Hello Autumn!

My fav season has arrived – I just wish some rain would!

And it just so happens to be Garden Share Collective month  … a beaut initiative where a group of global bloggers share their veg patches. The trials and tribulations of growing your own. Pop on over to Lizzie’s blog from Strayed from the Table and meet the crew!

bumble in sedum-1130138

As my plans for the winter veg garden are done and dusted, I grabbed an old kitty litter tray yesterday (I know fraught with danger) and sieved compost into the vessel in readiness for some seeds. Oh what fun, into the dirt in rows went …

  • Kale – Squire and Cavolo Nero
  • Broccoli – De Cicco, Winter Rudolph, Precoce Romanesco
  • Cauliflower – Violet Sicilian
  • Cabbage – Verona Purple Savoy
  • Bright Lights
  • Celery – Elne

some more sieved compost over the top and each row labelled. I find this seed medium works a treat, as I refuse to use the bought stuff as it often contains fertiliser and fungicides.


More on those seeds once they have germinated!

Do you leave in self seeded stuff? I do this all the time and before I know it the uninvited guest has shouldered some of the residents out of the way. In a bed of carrots, zinnias, jack be little pumpkin and spinach, I have a self seeded tomato, cape gooseberry, plus calendulas and tansy plants  – all self seeded and all in the wrong place. Until recently I also had allowed a kumara to get bossy in a spud bed. Not for long though, I hauled it out in haste on the weekend. Were there any tubers attached? Not likely! LOL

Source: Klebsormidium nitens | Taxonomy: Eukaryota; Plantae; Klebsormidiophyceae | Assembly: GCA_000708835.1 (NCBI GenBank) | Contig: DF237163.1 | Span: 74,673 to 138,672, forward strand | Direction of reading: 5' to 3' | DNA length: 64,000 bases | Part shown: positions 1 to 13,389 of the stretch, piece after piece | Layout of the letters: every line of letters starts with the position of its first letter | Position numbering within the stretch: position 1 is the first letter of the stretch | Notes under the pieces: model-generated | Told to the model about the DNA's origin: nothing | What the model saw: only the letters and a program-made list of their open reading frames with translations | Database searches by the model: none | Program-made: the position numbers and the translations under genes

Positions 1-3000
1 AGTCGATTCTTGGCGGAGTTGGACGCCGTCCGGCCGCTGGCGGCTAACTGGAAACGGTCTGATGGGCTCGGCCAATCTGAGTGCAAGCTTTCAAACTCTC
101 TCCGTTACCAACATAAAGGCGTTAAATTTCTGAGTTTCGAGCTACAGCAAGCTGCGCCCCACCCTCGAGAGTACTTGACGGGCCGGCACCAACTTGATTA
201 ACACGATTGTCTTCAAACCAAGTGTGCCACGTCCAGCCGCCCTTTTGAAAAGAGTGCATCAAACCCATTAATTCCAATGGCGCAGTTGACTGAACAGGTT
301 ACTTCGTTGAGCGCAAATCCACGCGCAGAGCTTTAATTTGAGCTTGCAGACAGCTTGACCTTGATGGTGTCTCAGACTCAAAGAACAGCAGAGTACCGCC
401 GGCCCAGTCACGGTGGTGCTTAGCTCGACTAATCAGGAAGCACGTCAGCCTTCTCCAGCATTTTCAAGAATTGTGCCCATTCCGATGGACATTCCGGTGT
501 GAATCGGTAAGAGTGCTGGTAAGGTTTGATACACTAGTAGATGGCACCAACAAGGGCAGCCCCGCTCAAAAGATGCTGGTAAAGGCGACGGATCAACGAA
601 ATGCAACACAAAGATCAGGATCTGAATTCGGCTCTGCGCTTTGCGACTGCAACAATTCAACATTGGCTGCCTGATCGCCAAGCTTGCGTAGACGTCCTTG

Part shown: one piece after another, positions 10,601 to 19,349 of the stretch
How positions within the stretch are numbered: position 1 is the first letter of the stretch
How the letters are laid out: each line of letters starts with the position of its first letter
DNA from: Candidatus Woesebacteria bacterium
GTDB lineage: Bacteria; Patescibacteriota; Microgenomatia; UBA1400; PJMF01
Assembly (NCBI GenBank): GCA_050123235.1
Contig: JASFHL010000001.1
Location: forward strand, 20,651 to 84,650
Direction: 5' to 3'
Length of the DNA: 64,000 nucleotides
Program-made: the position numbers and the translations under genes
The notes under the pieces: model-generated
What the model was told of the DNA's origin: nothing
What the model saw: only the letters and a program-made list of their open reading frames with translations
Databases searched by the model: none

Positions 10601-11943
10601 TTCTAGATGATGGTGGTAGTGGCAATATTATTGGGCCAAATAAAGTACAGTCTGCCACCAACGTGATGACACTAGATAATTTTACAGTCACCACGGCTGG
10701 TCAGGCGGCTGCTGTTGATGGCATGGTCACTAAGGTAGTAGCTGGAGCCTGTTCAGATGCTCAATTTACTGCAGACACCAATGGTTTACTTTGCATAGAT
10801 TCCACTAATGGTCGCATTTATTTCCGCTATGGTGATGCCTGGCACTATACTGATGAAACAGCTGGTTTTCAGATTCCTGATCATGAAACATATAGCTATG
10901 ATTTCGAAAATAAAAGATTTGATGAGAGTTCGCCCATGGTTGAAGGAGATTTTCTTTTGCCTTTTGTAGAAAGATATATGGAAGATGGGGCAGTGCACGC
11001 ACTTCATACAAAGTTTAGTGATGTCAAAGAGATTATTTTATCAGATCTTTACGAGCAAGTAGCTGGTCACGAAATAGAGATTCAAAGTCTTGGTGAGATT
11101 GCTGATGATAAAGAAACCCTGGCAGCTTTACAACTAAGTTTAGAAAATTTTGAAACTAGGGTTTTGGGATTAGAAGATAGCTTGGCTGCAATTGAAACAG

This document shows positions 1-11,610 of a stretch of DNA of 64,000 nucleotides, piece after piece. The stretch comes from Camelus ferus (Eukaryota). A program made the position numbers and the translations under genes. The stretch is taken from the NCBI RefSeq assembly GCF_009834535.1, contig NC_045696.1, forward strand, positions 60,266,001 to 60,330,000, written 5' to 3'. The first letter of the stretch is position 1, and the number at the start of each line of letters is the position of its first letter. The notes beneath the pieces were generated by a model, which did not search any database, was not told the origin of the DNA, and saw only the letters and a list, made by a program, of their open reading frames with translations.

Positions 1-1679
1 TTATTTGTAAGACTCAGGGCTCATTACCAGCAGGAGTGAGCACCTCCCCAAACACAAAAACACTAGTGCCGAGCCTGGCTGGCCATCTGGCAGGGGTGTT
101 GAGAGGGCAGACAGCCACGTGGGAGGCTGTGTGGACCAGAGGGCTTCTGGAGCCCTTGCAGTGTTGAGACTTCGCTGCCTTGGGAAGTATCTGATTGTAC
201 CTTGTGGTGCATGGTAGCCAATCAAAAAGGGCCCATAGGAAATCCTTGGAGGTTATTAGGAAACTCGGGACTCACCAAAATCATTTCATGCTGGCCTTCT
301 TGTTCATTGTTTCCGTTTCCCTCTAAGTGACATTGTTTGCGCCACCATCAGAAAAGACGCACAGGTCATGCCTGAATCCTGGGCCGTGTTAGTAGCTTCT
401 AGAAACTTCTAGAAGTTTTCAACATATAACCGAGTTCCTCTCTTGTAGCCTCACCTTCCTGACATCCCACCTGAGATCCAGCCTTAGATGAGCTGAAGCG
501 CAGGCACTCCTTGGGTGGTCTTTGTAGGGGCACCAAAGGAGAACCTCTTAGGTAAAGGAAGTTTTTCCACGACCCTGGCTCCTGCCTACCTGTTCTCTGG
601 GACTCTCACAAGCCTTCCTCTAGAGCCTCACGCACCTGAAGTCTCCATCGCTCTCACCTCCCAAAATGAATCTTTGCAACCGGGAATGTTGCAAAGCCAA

I don’t know about you, but one of my favourite things to do is make a ‘hot’ compost! I know – nutty right?

For my compost lasagna, I had cut down a huge pile of canna leaves. I had a load of dried stalks and leaves on hand, plus coffee grounds, weeds, blood & bone, egg cartons, food scraps and a ton of seaweed which I had grabbed from our local beach.

Starting with a nice pile of twigs and branches to elevate the compost, I then added carbon and nitrogen in layers – hosing as I went. A couple of blood and bone scoopfuls (activator) in the middle, more layers, more water, words of encouragement and then a sheet of black plastic to tuck it all in.

With a bit of luck and fingers tightly crossed, the heap should reach 60 degrees in 4 – 6 days. I suspect that my carbon / nitrogen ratio isn’t quite right (too much nitrogen) – but let’s wait and see.


We are still harvesting fruit from the orchard – pears, peaches and apples. As can be expected, the wildlife are also helping do this.


Nothing like home grown bananas

golden queen-1130024